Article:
Jun 24 2016 14 CommentsIncredibly drunk Japanese men Waking up in bed with a monstrous hangover is bad enough, but waking up in an alleyway in possession of possibly the mother of all hangovers must be bad beyond belief.
oh my. how does one get so slaughtered?
This was taken mid-afternoon if I remember correctly, so I suspect by starting early evening and bravely battling on til the following lunch time!
It’s scary to see how comatose drunk Japanese people can get. I’ve witnessed this first hand when in Japan, especially since I usually stay in Shinjuku when I visit Tokyo. This obviously cannot be good for their health. Still, I suppose it’s better for the social good than the Americans and Brits I’ve seen who get extremely aggressive when drunk… :S
BTW, it’s weird that both those drunk men were wearing blue and white striped shirts… was it a themed night at a nearby bar or what?!
It is amazing how drunk some people get, but like you say, there’s none of the violence seen in other countries. They may feel awful when and wherever they wake up, but at least they aren’t causing anyone any bother.
The matching tops are great, aren’t they? That made the photo for me. I presume it was just a coincidence, but can’t say for sure.
Remarkable syncronicity you managed to capture here.
Perhaps the reason for drinking is one cause of the different end results around the world. In Japan, my limited “through the NHK documentary window” perspecive is that many Japanese people drink because their work lives are so long, hard and draining, thus they get the socializing and forget-your-worries effects of alcohol but have no energy or inclination to be aggressive and violent. In the UK people come home from a relatively light day’s work, or no work at all if unemployed or at a weekend, and go out with the full intention of having a loud and energetic time which, fueled by alcohol all too often results in aggressive behaviour.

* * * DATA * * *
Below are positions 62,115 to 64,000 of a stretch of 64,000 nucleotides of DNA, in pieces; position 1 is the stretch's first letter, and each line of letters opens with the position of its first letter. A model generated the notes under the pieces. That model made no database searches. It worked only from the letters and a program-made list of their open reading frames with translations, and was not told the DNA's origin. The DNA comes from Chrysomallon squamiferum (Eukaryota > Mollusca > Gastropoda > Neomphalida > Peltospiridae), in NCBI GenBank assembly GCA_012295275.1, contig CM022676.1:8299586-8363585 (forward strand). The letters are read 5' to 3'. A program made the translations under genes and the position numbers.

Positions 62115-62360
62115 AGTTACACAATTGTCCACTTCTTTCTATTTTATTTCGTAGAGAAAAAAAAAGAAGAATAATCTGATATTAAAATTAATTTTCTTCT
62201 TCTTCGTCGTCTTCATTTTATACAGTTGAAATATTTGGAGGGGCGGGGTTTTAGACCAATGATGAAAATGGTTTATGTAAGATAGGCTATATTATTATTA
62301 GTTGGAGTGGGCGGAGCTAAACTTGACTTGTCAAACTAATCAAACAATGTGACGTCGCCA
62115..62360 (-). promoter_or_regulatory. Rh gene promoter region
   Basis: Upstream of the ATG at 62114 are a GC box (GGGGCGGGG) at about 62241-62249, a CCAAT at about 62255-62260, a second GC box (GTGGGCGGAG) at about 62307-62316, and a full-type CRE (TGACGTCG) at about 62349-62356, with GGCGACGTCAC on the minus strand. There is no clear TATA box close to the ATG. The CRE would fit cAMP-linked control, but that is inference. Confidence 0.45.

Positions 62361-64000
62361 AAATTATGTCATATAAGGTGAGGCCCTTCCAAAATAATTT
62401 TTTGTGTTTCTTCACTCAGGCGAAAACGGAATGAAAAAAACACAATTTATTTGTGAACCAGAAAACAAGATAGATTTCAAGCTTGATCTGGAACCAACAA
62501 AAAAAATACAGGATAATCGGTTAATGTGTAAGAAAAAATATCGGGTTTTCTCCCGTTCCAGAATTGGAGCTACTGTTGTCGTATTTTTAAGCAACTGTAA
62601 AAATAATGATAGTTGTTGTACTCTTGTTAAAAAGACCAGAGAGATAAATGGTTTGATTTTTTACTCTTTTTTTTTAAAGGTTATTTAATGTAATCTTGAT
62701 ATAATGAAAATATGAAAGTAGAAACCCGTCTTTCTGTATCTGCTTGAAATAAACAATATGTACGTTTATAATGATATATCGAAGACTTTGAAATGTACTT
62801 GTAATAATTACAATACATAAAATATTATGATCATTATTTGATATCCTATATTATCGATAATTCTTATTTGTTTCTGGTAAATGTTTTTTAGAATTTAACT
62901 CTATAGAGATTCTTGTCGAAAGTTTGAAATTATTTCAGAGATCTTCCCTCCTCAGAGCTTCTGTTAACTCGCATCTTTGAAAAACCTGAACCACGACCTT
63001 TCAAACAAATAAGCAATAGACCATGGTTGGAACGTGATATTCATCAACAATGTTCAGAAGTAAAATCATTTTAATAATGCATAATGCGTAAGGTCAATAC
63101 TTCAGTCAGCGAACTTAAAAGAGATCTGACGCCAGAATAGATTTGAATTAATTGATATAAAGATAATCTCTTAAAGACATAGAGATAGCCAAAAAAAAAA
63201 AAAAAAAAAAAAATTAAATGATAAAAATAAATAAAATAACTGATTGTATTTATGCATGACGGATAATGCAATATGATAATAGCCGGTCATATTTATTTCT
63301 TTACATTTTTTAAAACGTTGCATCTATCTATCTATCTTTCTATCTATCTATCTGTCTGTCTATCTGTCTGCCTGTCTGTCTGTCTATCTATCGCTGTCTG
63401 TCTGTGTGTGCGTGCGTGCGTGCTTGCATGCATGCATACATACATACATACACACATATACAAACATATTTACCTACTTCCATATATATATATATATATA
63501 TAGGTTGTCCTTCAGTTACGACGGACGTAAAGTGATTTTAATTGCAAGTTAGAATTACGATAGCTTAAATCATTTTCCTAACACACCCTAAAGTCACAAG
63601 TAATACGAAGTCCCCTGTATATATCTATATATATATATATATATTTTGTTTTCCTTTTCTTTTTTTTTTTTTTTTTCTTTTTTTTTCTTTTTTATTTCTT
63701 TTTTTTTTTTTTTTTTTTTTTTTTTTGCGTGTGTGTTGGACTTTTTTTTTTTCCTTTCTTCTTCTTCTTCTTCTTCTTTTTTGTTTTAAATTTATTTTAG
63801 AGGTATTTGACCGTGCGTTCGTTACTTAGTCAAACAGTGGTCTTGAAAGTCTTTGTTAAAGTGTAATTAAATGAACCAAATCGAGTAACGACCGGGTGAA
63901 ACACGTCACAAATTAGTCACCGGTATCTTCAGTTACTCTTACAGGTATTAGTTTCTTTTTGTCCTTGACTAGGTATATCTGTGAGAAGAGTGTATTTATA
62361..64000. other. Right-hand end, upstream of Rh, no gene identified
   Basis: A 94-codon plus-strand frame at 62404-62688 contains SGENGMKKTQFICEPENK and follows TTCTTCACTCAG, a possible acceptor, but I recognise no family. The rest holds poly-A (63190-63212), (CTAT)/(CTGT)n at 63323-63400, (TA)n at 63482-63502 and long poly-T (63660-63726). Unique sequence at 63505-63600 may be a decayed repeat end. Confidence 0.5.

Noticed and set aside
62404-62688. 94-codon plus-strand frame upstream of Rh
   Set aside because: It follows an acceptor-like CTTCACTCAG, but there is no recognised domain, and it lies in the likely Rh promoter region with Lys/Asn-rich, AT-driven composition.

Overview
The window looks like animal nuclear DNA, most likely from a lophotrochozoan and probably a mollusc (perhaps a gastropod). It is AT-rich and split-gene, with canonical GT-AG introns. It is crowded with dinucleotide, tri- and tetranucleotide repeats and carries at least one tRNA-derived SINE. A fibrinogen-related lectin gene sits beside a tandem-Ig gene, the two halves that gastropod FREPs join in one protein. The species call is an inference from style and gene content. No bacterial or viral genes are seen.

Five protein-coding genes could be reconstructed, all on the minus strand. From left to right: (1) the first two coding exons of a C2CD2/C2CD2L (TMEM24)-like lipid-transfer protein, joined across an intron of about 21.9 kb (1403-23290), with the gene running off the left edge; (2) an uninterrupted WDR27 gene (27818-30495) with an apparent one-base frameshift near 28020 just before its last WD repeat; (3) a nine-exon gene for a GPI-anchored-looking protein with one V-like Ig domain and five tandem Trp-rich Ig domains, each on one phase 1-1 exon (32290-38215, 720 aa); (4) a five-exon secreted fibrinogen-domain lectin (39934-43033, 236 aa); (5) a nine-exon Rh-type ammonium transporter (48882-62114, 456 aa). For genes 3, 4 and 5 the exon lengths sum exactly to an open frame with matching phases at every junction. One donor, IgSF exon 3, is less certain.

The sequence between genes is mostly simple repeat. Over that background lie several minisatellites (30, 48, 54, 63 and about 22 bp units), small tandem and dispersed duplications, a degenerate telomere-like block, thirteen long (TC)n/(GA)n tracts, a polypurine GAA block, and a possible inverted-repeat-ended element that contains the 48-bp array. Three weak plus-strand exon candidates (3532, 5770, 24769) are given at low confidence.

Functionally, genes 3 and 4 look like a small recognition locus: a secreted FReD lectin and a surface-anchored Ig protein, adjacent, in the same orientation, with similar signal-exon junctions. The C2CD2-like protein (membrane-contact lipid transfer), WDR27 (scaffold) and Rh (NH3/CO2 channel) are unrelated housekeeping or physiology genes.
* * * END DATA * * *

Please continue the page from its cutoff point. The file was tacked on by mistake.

I am reading a travel book at the moment where the traveler recounted an incident in a Japanese bar where he (a foreigner) was being berated by a Japanese guy worse the wear for drink, and in the end he (to his own personal shame it must be said) deliberately wound up and insulted the Japanese guy precisely because he knew he would not be followed out of the bar and be beaten up as he would have been pretty much anywhere else in the world.
As for me, I’m a garrulous drunk (“no kidding” you think wading through this endless post), but my brother is a quietly fall asleep drunk – which isn’t to say either of us spends much, if any, of our time these days in that situation.
Yes, couldn’t believe my luck to see them both in a very similar top.
The drinking to excess may well (in part at least) be a reaction to busy, often stressful work lives. But the lack of violence certainly isn’t through a lack of energy. At least not from my experience. It just isn’t a part of the culture or national psyche. Something I’m always very grateful for. Of course that’s not to say Japanese drunks can’t be thoroughly annoying and overbearing, because they can. But after way too many hours, in all kinds of bars, over what is now many years, I’ve never once felt in even the slightest bit of trouble.
How nice it must be to sleep on those separated seats, huh… 😀
I know. A sore back to add to the sore head!
Yes, the shirts are what make the photo for me…..at first I thought a uniform of sorts and then realized they they are not the same strip at all.
I initially thought they were connected too.
But fortunately close enough to warrant a double take of sorts.
Are you certain that they are Japanese? I have seen similar shirts worn by crewmen on cargo vessels. May have been Russian or Greek ships.
Can’t say 100% that they are Japanese as I didn’t speak to them, but definitely not people wearing a uniform. Similar looking, but their tops are actually different.
Does bar owner just let them like that?I don’t think that they would let them to still be there in most the Europe just like that.
Generally, yes. So long as they aren’t causing any problems. Despite its love of rules and regulations, Japan can be surprisingly lenient in some situations.